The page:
Set in a remote rural Italian village, Davide Reviati’s melancholy and haunting coming-of-age story Spit Three Times is a project several years in the making. Translated by Jamie Richards, and published by Seven Stories for the English-speaking market this year, it’s a book that received much official acclaim on original publication, including being part of the Sélection Officielle at Angoulême in 2018.
Following a group of teenagers – principally entry point character Guido and his friends Grisu and Katango – it traces their adventures indolently whiling away their days in the kind of youthful trivial pursuits that will be all too familiar to many readers. Weaving in and out of their lives are the Stançiçs, a Romani family who are treated by the rest of the village with at best uneasy tolerance and at worst outright hostility. The unkempt and unpredictable Loretta Stançiç is an object of derision and exploitation by the boys although their relationship with one of her brothers is far more accepting as he slowly becomes one of their social grouping, albeit without ever losing his outsider status.
Reviati’s portrayal of the divide between the locals and the tiny Romani community is uncompromising in its depiction of the casual racism and cruelty that the “gypsies” must endure. A lengthy central section diverges into an account of the Romani’s often relatively unacknowledged persecution during the Holocaust, underlining the shamefulness of their treatment by the village. There are no easy answers to be found here and, indeed, none are offered. Spit Three Times is grimly fatalistic about the realities of what we are observing and the parallels they will force us to consider.
Chapters and key sequences are interspersed with illustrations of related artefacts, family stories and local history as Guido’s narration acts as a secondary commentary on events. Sometimes these fragments of the everyday and the seemingly trivial give wider context to events, sometimes they act as metaphor, and at other points they provide eerie foreshadowing. Occasionally Guido’s vivid imagination seeps into the stark reality of this world as his Western heroes offer advice or dreamy flights of fantasy intrude.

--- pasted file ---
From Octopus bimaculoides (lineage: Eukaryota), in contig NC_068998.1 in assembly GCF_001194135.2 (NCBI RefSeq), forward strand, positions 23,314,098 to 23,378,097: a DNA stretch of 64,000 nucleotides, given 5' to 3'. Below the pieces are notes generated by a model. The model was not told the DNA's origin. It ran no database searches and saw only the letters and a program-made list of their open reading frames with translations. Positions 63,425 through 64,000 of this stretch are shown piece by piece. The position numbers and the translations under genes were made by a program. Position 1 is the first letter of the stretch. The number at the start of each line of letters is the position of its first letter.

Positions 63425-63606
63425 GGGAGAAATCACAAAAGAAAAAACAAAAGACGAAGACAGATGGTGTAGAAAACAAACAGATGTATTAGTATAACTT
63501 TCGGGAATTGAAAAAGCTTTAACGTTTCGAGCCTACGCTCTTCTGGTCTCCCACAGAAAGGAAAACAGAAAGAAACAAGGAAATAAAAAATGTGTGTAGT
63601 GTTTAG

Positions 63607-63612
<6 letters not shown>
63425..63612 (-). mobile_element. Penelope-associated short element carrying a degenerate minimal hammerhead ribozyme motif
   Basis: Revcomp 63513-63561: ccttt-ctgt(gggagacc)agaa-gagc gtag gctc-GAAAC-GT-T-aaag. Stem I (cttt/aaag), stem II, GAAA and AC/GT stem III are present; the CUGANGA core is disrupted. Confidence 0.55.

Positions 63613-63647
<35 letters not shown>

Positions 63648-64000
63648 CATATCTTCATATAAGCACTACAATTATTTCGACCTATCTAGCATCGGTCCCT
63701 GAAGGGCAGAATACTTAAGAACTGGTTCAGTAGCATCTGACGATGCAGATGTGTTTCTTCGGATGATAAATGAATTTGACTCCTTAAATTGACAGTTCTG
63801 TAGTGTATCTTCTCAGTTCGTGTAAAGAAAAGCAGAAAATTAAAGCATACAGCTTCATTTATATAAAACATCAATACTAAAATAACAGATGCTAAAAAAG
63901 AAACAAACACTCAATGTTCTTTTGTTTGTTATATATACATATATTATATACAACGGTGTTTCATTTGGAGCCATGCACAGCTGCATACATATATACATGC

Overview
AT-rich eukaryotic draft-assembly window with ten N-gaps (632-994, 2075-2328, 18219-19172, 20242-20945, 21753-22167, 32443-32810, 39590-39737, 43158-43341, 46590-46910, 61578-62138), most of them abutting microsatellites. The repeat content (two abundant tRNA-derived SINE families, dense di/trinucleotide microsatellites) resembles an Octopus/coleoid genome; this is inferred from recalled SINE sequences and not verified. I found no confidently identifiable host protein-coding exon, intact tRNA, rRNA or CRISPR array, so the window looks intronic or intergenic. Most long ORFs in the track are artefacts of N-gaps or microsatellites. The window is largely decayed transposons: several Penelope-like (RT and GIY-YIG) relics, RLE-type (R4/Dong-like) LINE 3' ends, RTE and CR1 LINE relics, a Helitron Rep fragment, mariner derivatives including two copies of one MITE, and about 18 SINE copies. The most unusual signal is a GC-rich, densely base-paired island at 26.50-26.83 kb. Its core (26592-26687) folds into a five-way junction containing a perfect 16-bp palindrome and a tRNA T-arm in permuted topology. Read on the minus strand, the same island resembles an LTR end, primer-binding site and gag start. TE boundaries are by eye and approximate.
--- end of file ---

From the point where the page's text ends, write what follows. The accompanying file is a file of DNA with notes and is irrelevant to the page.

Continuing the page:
Visually Spit Three Times has a hazy atmosphere that matches its timeframe in the main characters’ lives. In a fitting mix of realism and shadowy dreaminess it brings to life those youthful days when otherwise inconsequential events become pivotal parts of our formative years and take on a legendary status in their retelling. Reviati’s use of lettering is also highly effective in emphasising the tension between the locals and the Romani family, symbolising their inability (and on the villagers’ side their unwillingness) to communicate and interact.
At 560-ish pages this is a small brick of a book and, while it’s an always atmospheric read, the pacing can sometimes feel slightly awkward due to the patchwork nature of the anecdotal vignettes it ties together. But, arguably, that approach also captures the essence of that complex relationship between memory and actuality that Spit Three Times is looking to recreate. Evocatively rendered, with a quiet and brooding beauty to its pages, this is an often uncomfortable but always compelling read.
Davide Reviata (W/A), Jamie Richards (T) • Seven Stories Press, $28.95
Review by Andy Oliver